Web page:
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Friday, March 24, 2017

Which Low-Carbon Plan has the Lowest Risk and Cost?

Figure 1: 2017 Technology Neutral Low Carbon Solution from Joint IEA and IRENA Study for Germany

Jesse Jenkins and Samuel Thernstrom just published a paper that might be described as a meta study of meta studies:
In addition to the 30 papers directly reviewed, this literature review also covers other review articles (Cochran, Mai, and Bazilian 2014; Morrison et al. 2015) that summarize findings from an additional 21 previously published studies, as well as Kriegler et al. (2014) and Krey et al. (2014), which describe results from a detailed inter-model comparison exercise involving 18 energy economic and integrated assessment models.
As it turns out, dispatchable baseload significantly decreases the cost and technical challenge of decarbonizing power systems. Huh, could that be why we use it in virtually all power systems today? There are only three low carbon, dispatchable power sources: nuclear, biomass, and hydro.

All three are resisted by major environmental groups but only two out of the three are resisted for rational reasons:
  1. Biomass displaces carbon sinks while usurping land needed for food production and biodiversity and in most cases isn't low carbon at all.
  2. Hydro destroys thousands of miles of river ecosystems (think end of the Amazon, extinct river dolphins and salmon runs) and can produce massive amounts of methane as submerged vegetation decomposes. In addition, it can't always be used for baseload depending on precipitation patterns, and to ice the cake, dams eventually silt up.
This paper was, in turn, written about in Utility Dive where Mark Jacobson (mastermind behind a hypothetical global zero-carbon energy master plan based purely on wind, hydro, and solar), was asked to weigh in on the critique of his work found in said paper.

Jenkins is fundamentally wrong about nuclear generation, Jacobson told Utility Dive. “In the U.S., nuclear is absolutely not dispatchable.”

Wednesday, March 15, 2017

Could Wind Power Become the Fourth Largest Source of Unnatural Avian Mortality by 2050?

Photo by Thomas Kohler Via Flickr Creative Commons

The largest single cause of bird mortality from Mark Jacobson's 100% renewable energy plan comes from the increase in the number of high voltage power lines to connect wind and solar to load centers.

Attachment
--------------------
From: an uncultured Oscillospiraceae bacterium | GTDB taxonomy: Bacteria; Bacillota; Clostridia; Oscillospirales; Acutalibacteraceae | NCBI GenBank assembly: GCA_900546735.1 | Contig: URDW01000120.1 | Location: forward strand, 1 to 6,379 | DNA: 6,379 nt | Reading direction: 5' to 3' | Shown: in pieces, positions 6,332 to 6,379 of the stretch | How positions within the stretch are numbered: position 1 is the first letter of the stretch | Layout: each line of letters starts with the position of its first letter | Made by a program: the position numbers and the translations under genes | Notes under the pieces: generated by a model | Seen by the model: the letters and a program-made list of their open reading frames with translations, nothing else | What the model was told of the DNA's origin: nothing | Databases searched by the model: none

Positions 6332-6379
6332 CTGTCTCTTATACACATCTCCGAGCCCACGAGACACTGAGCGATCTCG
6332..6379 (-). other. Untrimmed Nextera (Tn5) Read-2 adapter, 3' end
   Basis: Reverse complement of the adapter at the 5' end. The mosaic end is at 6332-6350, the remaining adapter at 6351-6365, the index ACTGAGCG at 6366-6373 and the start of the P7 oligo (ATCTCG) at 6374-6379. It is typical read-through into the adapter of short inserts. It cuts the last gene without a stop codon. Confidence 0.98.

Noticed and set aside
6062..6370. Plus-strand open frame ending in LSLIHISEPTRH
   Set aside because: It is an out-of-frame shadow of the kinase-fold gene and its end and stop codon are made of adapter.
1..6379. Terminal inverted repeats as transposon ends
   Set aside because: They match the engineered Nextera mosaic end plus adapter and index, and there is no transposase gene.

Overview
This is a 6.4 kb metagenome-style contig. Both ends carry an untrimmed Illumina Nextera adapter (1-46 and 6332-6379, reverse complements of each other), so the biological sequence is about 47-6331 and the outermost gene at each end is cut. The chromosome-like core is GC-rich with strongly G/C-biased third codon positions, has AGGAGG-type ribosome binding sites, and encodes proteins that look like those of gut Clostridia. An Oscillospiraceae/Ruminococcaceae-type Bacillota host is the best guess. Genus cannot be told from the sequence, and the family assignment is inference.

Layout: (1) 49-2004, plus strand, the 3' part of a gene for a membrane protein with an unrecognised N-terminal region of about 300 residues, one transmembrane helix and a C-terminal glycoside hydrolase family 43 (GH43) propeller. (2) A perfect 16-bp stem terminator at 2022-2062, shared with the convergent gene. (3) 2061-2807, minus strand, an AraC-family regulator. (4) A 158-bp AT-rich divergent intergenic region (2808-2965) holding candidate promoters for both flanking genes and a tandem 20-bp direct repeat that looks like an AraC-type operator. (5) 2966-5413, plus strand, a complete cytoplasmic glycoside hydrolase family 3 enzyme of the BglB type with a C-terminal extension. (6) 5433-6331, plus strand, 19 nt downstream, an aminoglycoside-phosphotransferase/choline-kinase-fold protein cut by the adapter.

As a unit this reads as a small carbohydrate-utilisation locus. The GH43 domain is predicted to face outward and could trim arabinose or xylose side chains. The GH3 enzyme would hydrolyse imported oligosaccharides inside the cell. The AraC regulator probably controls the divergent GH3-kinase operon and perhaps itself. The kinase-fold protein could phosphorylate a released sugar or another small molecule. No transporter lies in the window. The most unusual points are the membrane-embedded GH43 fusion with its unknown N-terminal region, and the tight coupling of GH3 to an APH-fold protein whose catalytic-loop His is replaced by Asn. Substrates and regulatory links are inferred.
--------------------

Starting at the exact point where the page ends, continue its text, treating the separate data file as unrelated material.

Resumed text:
Figure 1: Annual Bird Mortality According to Sovacool Study
Many of you have seen the chart in Figure 1 from the study by Benjamin Sovacool which launched the internet urban legend that nuclear kills more birds than wind. After correcting his errors, it turns out that wind turbines kill far more birds per unit energy than nuclear. But, to Sovacool's credit, that wasn't his main point. His main point was that fatalities from wind and nuclear are very small in comparison to other unnatural sources of fatalities.

And that may have been the case in 2011, with wind supplying a percent or two of our power and nuclear supplying about 20%. Figure 2 shows an estimate of what may happen if we attempt to implement Mark Jacobson's 100%renewable energy plan.

Figure 2: Potential Impact on Mortality from Mark Jacobson's 100% Renewables Scenario (right click + view image to enlarge)

Note that Sovacool's estimate for the annual impact of climate change (23,448,000) from fossil fueled power stations is almost three times lower than Jacobson's impact from wind power (63,193,729), suggesting that the cure is worse than the disease when it comes to bird mortality.

Friday, March 3, 2017

Is smaller better for nuclear energy?

What follows is an imagined conversation I'd have using quotes from two articles from the Environmental Progress and Third Way websites if I could get all of these talking heads into one room. And although he was not actually a participant in the real discussion, just to remind everyone that the integration of wind and solar has been even more expensive than nuclear, I also threw in a quote by David Roberts writing for VOX.

On February 14th I posted a tweet suggesting that the world may end up purchasing large nuclear power stations from just a few players the way the airline industry does large wide-body aircraft (leaving other, smaller players to build smaller versions of the big things). On February 17th, an article appeared in Environmental Progress using an airliner analogy. On February 27th, an article appeared in Third Way, also using that airline analogy to critique the Environmental Progress article.

I parsed Shellenberger's Environmental Progress article here. The current status of global nuclear power costs is discussed here.

The internet is a wonderful source of ideas. Once in a while I see an idea I floated in a book, article, comment, or tweet appear in another person's book, article, comment, or tweet, which leads me to at least suspect that I may be having an impact on the conversation.